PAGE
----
1. Celestine Chua

The creator of Personal Excellence, and a more modern role model! Celes has a great, optimistic outlook, is always a reminder to me about the futility of pessimism. Celes is also fantastic for addressing productivity, and her personal experience and decisions are a powerful testament to this. Its inspiring to think about. Finally, her romance with her now husband is rather endearing I must say. (And I don’t normally say that about romance!) On some matters like the notion of ‘finding yourself’ I disagree with Celes and am more on board with the notions espoused by Brett McKay (AOM creator) that enjoyment and passion follow mastery, rather than preceding it.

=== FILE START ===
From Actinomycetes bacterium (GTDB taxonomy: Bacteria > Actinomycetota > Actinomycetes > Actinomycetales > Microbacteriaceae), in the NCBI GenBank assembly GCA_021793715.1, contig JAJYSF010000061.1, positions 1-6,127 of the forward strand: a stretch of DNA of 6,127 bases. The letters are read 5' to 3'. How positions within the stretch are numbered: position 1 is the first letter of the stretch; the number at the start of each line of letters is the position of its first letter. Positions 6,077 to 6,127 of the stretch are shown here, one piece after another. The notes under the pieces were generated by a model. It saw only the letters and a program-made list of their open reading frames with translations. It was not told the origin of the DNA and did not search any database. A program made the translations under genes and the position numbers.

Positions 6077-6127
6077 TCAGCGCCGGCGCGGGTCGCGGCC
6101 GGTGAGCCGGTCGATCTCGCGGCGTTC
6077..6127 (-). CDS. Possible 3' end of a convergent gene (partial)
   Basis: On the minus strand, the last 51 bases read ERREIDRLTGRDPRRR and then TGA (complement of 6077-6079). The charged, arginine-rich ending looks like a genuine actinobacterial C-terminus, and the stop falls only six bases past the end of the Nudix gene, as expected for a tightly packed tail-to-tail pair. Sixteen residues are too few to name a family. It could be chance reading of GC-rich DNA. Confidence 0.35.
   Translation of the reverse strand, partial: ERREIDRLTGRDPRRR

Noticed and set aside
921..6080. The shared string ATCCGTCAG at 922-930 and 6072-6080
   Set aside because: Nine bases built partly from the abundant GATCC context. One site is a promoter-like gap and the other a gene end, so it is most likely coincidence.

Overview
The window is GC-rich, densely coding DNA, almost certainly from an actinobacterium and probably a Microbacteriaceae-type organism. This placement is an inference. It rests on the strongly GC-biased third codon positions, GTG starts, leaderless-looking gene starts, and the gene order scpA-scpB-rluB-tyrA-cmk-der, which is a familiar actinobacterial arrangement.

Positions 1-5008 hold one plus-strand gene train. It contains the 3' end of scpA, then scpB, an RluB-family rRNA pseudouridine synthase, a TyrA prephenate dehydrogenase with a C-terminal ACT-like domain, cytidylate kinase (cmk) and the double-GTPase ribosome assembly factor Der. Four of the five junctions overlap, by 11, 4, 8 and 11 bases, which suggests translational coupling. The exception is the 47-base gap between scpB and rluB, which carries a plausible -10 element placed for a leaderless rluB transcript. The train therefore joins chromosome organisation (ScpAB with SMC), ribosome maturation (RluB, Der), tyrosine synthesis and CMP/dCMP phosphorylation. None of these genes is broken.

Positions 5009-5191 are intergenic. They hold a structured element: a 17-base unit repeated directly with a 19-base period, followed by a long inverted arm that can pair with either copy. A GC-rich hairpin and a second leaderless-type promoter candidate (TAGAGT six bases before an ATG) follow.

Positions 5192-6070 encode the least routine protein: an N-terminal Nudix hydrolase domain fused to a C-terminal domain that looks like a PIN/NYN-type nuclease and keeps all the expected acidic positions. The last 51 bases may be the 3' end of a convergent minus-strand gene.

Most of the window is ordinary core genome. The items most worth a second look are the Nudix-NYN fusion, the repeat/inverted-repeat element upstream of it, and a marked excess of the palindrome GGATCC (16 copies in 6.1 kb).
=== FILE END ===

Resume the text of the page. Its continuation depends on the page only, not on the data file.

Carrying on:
A Council of Advisers

Role models can be used individually, yet something I sometimes do is form a ‘council of advisers’ from my role models. I try to think of what they might say, and see if it would guide me.

Of course, this tool is not something to use with every decision, nor is it really an instinctive reactive! However, when you are truly flummoxed, this is very useful. I find a council particularly good because it reminds one of their values, and hold on amidst the fog.

To You

I urge you, reader, to find some role models, and form a council of advisers. Advisers can do a wondrous job of bringing our values into view, and models our aspirations. So often, these models can or have clarified what we ourselves could not see, in their words and actions. Their quotes are sharper than our own many a time.